Professor of Journalism and author Robert Jensen will speak at Indiana University East on “Power and Politics in the Age of Obama: Is the United States Post-Racial?” at 7 p.m. on Wednesday, October 16, in Vivian Auditorium, located in Whitewater Hall. The lecture and activities are part of the university’s fall diversity project.
Tickets for the event are available in the Office of the Bursar, located in Whitewater Hall. The event is free and open to the public.
Wazir Mohamed, assistant professor of Sociology at IU East, and member of IU East’s Commission on Diversity and Equity, said Jensen is widely known in the academic world and in the community at large as an independent and fearless intellectual whose scholarship and scholarly presentations address the structures of division in our culture.
Mohamed added events such as Jensen’s visit are organized “to further the mission of the university, which is to create an inclusive and welcoming campus that celebrates and embraces differences and commonalities among our students and in the community.”
Mohamed further outlined that these events are being organized “in keeping with our learning objectives of ensuring that our students understand how hierarchies of power and difference are created, maintained and perpetuated in society.”
Jensen will also conduct several teaching sessions on October 16-17 at IU East and in the Richmond community. In his two day visit he will engage IU East students, faculty, staff, and community institutions on how to spot and address hidden racism or what Paul Kriese, professor of Political Science at IU East, calls “unconscious racism.”
Kriese explains unconscious racism as assumptions based on racial stereotypes. For example, he said, “If I am African American and I walk into a store where I have not been before, I am aware that I may be watched because one common assumption is that African Americans are more prone to theft than Caucasians shoppers. If I am a Caucasian shopper I walk into a store to shop with no such awareness. The facts are different but the assumption is still there. The assumption is based on racial stereotypes which are not accurate. But if I am not African American I do not have to think about this reality.”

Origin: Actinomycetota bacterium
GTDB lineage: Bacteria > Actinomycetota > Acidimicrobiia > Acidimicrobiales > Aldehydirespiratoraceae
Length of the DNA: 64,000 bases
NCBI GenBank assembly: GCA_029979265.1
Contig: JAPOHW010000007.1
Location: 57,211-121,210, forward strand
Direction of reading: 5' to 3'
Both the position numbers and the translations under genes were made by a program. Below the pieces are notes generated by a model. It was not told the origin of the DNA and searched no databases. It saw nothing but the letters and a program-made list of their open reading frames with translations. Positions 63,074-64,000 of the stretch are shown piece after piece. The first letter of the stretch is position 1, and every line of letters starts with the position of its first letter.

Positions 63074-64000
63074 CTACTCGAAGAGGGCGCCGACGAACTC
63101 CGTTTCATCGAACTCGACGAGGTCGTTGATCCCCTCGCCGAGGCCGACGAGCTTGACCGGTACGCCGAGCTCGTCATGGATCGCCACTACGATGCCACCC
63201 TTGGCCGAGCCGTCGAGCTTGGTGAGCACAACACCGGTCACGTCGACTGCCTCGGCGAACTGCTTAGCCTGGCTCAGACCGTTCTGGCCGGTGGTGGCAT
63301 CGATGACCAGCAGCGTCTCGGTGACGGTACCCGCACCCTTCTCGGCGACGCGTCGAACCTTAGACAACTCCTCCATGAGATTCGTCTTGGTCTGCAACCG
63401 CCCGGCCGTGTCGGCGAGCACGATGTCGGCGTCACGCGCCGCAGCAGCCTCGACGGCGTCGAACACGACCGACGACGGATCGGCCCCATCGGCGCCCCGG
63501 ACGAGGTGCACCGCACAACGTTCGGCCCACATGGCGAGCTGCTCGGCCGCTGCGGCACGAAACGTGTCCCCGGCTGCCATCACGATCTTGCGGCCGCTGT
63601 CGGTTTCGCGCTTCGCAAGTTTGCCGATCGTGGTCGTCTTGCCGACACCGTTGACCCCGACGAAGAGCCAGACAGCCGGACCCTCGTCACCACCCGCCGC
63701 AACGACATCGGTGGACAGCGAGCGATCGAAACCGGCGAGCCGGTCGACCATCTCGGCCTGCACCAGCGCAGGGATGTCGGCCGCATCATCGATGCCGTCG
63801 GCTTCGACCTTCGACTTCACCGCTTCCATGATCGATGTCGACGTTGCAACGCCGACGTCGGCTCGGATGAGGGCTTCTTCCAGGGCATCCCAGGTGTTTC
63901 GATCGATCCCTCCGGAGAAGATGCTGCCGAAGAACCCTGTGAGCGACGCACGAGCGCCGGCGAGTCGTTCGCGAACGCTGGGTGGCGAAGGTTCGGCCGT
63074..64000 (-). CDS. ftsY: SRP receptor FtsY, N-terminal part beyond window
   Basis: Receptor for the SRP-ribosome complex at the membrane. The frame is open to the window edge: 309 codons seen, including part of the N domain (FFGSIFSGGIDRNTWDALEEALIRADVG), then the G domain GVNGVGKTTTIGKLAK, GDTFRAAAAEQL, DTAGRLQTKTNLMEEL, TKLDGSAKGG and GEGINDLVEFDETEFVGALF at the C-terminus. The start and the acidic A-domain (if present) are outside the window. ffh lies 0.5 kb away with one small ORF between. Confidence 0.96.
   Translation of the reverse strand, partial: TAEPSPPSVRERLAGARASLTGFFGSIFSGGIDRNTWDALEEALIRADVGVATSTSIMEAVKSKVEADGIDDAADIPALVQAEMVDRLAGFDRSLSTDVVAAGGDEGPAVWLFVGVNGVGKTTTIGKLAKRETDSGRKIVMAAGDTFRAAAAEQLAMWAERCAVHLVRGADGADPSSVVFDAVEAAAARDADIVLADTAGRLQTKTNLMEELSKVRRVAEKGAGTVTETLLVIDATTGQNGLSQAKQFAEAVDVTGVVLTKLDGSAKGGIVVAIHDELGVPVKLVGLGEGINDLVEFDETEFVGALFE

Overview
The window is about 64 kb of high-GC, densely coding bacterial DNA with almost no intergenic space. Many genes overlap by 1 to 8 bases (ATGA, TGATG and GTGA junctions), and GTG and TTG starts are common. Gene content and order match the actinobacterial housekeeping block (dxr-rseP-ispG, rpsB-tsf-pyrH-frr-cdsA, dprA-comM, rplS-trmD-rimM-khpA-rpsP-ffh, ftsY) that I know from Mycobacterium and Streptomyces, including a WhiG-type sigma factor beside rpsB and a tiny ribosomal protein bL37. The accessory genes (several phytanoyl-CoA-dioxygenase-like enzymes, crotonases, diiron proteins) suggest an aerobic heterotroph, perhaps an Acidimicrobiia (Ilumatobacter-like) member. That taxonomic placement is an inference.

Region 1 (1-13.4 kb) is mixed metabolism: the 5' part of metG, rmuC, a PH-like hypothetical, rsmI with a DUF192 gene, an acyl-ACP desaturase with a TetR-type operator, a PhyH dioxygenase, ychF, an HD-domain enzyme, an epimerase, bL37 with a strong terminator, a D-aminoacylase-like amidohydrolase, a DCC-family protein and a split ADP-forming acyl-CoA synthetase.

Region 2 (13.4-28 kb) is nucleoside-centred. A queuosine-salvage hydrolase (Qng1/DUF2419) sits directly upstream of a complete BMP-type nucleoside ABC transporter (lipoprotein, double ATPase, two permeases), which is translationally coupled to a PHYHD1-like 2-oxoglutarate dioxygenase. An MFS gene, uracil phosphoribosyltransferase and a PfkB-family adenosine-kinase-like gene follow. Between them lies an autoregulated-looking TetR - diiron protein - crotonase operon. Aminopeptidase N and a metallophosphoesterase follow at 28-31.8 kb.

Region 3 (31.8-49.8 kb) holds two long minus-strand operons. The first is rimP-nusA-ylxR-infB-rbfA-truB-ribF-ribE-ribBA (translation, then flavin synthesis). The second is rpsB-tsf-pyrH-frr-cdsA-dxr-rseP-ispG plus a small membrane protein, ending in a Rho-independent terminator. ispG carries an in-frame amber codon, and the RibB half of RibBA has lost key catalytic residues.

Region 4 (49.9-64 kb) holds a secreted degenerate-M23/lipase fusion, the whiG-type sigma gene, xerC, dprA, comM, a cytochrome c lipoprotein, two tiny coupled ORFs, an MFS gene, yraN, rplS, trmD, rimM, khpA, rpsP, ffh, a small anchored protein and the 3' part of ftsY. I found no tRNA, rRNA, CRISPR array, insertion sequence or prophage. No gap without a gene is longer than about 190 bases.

Kriese adds that unless an individual is a target for unconscious racism, then people are not aware that it exists because this reality is not a part of their own reality.
“Assumptions do not have to be accurate all they have to be is practiced,” Kriese said. “This reality is what Jensen refers to as the ‘invisibility of race.’ But the invisibility is only for white folks, and it is all too real for those who are not white.”
Apart from the public lecture, Jensen will run a workshop for students on the topic of one of his many books, The Heart of Whiteness. He will also engage faculty and staff in an open dialogue on the topic “The Invisibility of Race.” This is in addition to discussion forums with officers of the Wayne County Sherriff Department and officials and departments of the city of Richmond on institutional racism.
Jensen is a professor in the School of Journalism at the University of Texas at Austin and board member of the Third Coast Activist Resource Center in Austin. He joined the UT faculty in 1992 after completing his Ph.D. in media ethics and law in the School of Journalism and Mass Communication at the University of Minnesota. Prior to his academic career, he worked as a professional journalist for a decade. At UT-Austin, Jensen teaches courses in media law, ethics, and politics.